It seems that for some time that Charlie’s Camp remained a seldom used hunting camp until in 1959, when June Vendall Clark and husband Robert Kay occupied the plot after having moved there from Rhodesia. June is the author of a couple of books, one of them called “Starlings Laughing”. In this book, she describes the Island on which they settled. It would seem that by this time Bobby Wilmot had already established his home just a few hundred meters downstream from the Kay’s Camp.

June didn’t have a high esteem of Maun, and writes that although Francistown was the utter pits, any resemblance between Maun and a normal human community was fleeting. She describes it as a town consisting mainly of dust, goats, milkweed hedges and flagrantly passionate donkeys.

There was no bank, no bakery, no dress shop, no hairdresser or barber, no cinema, no florist and no railway line, not even a telephone link. There was Riley’s Hotel, a stand of petrol pumps, a burial ground and a surprisingly well-equipped hospital where the staff dealt with a range of Old Testament diseases (the reading of which may not go well with your dinner), including the bubonic plague, rabies, malaria, tuberculosis, sleeping sickness, all the venereal diseases were commoner than the common cold. There was also ringworm, hook worm liver fluke and ophthalmia and to complete the list, leprosy. Sounds like a really dreary place. Living in Maun would be wholly unthinkable.

However her esteem of the region was somewhat more satisfying, and she writes, the glory of Maun was the Thamalekane River and it was on an island upstream and on the opposite side of the river from a village called Matlapanen that she chose to live. There was not a great deal of land, when the river ran low it was joined to the mainland, but when the floods from Angola came in the island was barely 2 miles long and a mile wide. It had a natural clearing in the forest close to the river and well shaded. She describes the area as a shallow valley, where the air was pure and cool, a place of wild blue water hissing through dense riverine forest and still lagoons close lased with the waxy flowers of waterlilies. The water from Angola as clear and sweet, soft as rain and left your skin tinglingly clean.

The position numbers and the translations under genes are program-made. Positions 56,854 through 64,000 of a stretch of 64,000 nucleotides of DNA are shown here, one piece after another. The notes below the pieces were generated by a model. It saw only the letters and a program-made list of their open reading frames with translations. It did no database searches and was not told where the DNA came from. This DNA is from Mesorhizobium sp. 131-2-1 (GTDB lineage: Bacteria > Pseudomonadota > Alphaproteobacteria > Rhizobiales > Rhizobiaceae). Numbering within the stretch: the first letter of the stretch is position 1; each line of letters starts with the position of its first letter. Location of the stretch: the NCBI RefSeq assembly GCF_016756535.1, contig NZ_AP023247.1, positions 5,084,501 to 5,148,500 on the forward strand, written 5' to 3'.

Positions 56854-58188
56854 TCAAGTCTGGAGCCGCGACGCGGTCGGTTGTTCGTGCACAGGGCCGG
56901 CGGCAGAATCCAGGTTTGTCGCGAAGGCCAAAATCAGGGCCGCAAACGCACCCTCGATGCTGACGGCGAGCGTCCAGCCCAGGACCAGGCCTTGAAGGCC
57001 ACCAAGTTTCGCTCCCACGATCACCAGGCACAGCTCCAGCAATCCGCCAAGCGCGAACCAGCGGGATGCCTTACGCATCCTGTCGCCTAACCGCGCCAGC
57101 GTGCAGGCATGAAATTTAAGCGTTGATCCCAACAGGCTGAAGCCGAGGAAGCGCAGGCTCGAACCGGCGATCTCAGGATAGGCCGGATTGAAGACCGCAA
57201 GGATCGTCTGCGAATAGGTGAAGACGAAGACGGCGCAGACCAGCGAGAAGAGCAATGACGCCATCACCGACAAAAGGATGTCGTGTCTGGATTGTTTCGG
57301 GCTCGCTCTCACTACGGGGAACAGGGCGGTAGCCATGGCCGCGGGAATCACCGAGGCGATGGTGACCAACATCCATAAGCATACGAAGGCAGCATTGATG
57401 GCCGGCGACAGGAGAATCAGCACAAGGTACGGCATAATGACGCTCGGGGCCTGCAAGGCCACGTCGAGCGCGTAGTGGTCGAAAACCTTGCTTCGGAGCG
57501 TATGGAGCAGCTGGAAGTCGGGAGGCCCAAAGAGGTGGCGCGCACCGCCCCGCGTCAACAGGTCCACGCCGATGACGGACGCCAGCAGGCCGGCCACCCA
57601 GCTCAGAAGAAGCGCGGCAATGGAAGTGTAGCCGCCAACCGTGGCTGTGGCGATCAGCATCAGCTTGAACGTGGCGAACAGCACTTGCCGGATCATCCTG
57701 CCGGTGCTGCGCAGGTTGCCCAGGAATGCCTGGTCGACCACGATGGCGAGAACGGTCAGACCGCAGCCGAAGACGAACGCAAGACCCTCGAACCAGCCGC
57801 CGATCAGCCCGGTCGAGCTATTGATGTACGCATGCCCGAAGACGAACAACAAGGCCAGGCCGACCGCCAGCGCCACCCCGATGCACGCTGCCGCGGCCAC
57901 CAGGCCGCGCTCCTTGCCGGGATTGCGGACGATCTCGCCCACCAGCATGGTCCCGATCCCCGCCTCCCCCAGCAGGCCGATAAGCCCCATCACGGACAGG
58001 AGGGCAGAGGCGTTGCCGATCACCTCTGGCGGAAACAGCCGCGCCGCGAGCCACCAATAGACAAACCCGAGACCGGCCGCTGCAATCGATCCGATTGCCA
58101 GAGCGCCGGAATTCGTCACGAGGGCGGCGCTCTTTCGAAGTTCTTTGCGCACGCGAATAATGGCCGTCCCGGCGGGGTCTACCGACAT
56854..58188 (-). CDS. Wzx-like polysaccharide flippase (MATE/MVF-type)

Moving on from June and fast forwarding to 1972 and the Tony Graham Era. He found a plot of land alongside the Kay’s Camp, as can be seen in the map and preparing all his paperwork and laying the foundations of his camp. Island only became operational in 1973. The first things to be built were the front 3 chalets and part of the Dining Room and Bar Area. Year by year more chalets were built, then some housing and finally the rooms at the back. Yoey Graham, Tony’s wife started the Chicken in the Basket that became a household name in Maun for decades. Even now the 1⁄2 Chicken served by the Bell Frog is a tribute to this dish.